Over the past two years, the world’s news channels started to include COVID-19 statistics almost like the daily weather bulletin. Words like “daily rise in COVID-19 infections and COVID-19 related deaths” continuously run as subtitles on television screens. When a new variant of the virus is detected, scientists will be interviewed, new travel restrictions or pandemic regulations will be announced, and the world will just carry on.
It’s as if people have become desensitised.
At the time of writing this article, the World Health Organisation’s dashboard reported the following global statistics: 265,713,467 confirmed cases and 5,260,888 deaths. Suppose a family has four members. If one member gets infected with COVID-19, behind the 265,713,467 confirmed cases there are triple that number of people affected in one way or another. If one member of a family dies, behind the 5,260,888 deaths there are potentially more than 15 million people mourning. In fact, a recent study estimated that on average, each COVID-19 death leaves nine bereaved family members.
But behind the statistics are real people with real life stories of illness, death, disruption, sorrow and even despair. These complex narratives cannot be calculated in numbers or presented as statistics.
The pandemic has introduced potential complications into the normal processes of mourning, which could make it more difficult for people to recover from their losses. This should be acknowledged and people should have psychosocial and mental health support just as much as medical support.
Normal processes and complications
Death is a normal part of the life cycle but is feared and dreaded by most people. The COVID-19 pandemic increased awareness of human mortality and left people vulnerable. COVID-19 related deaths tend to come unexpectedly and are often preceded by intense, traumatic, and isolated hospitalisation.
To mourn a loss is to outwardly express feelings of sorrow and to adapt to life after the loss. It is considered one of the most difficult human experiences and is a process which usually takes between 12 and 18 months.
Every person’s bereavement process is unique, but complications in normal grief responses pose risks for the development of additional suffering. This can be in the form of prolonged grief disorder, complicated grief, disenfranchised grief and Takosubo cardiomyopathy or Broken Heart Syndrome.
Normal bereavement processes are being affected by COVID-19 restrictions – the number of people at funerals, memorial services and religious gatherings; visits to people in hospital; quarantine or isolation regulations; social distancing; and neglect of cultural and spiritual rituals. End-of-life care and burial practices have sometimes been impossible to follow.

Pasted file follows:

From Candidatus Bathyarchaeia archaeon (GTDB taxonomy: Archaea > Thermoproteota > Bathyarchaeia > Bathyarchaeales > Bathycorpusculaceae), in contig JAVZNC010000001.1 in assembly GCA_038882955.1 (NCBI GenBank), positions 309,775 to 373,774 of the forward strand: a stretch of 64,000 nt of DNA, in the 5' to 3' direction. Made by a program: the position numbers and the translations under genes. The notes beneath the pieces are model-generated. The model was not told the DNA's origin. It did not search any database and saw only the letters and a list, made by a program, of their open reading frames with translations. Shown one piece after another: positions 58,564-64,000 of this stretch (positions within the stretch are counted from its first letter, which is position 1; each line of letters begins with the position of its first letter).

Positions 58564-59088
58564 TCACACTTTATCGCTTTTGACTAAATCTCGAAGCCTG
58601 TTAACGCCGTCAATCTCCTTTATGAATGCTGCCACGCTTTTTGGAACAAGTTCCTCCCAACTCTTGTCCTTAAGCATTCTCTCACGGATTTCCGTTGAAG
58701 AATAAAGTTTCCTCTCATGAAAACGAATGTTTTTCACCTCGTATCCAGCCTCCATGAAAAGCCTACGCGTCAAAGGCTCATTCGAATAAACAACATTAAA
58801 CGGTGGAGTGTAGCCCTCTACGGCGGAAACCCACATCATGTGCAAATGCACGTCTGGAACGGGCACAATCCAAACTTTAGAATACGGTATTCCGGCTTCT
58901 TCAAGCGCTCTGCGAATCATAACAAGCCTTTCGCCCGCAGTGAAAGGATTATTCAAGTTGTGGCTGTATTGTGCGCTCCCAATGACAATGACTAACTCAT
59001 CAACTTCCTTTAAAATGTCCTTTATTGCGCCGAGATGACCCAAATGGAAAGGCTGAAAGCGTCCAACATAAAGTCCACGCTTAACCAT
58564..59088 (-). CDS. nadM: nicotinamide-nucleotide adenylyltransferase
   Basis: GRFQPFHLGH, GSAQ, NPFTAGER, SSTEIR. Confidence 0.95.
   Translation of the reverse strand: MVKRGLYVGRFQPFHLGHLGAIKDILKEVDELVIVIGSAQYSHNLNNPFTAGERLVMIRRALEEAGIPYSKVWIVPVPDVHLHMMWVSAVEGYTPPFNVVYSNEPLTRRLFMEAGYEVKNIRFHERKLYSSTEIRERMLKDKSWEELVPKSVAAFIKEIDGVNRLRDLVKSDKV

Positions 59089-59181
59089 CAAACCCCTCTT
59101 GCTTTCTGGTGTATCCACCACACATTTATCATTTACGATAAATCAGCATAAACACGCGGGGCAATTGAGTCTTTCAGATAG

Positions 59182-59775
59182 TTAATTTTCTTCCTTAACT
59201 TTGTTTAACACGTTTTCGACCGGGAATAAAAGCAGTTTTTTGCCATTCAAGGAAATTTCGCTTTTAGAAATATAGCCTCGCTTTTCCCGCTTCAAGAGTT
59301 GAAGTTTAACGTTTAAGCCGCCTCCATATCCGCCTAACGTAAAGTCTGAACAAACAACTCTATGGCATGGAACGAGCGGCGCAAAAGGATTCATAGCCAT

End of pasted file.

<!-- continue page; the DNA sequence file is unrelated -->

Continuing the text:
Funeral rituals have therapeutic purposes in the bereavement process:
assisting family members and friends to recognise and confront the reality of the loss
offering the opportunity for introspection on death as a process integrated into life
fostering awareness and assimilation of the grief process.
In pandemic times many bereaved families can’t get social or community support and participation in the usual culturally acceptable rituals.
Isolation and social distancing have various physical, mental and social consequences which may complicate grief.
Being overwhelmed with daily news and statistics about COVID-19 may also contribute towards two community responses:
As a result, bereaved people may end up in disenfranchised grief, first described by Dr Kenneth Doka, emeritus professor in psychology, well-known author on death, dying, grief and bereavement, and currently senior vice-president for grief programmes at the Hospice Foundation of America. This is:
the grief experienced by those who incur a loss that is not, or cannot be, openly acknowledged, publicly mourned or socially supported.
Supporting bereaved families and communities
Complexities in death, loss, grief and bereavement in pandemic times should be acknowledged and supported.
The world is currently one big, bereaved community, yet continues to neglect the stories of pain, loss, sorrow, and grief caused by COVID-19 deaths.
It is time for society to recognise the losses suffered, reach out to those whose grief is not acknowledged and offer supportive responses and rituals.
The following responses might be helpful:
Symbolic gestures of unity, such as lighting up landmarks for a period of time, especially during important cultural or religious periods. The North-West University in South Africa, where I work, has such an initiative: the main gates of all the campuses are lit in purple for the month of December as a symbol of unity, care and hope.
Faith communities and social service agencies can invest in dedicated support groups for bereaved individuals and families.
Medical practitioners, professional nurses and allied health professionals should be aware of the complexities of grief so they can offer suitable health education and refer patients for psychosocial care if it’s needed.
Employers can revisit policies on compassionate leave following the death of a direct family member. Given the complexities of burials and funerals under pandemic restrictions and the possibility of losing more than one family member to COVID-19, the usual amount of leave may be insufficient.
Employee wellness programmes can incorporate psychosocial education on loss, grief and bereavement. Opportunities to acknowledge grief and talk about it can greatly contribute towards emotional healing.
The media can sensitively share stories of sorrow, pain and loss, as well as hope, healing and recovery.
Alida G Herbst, Director: School of Psychosocial Health, North-West University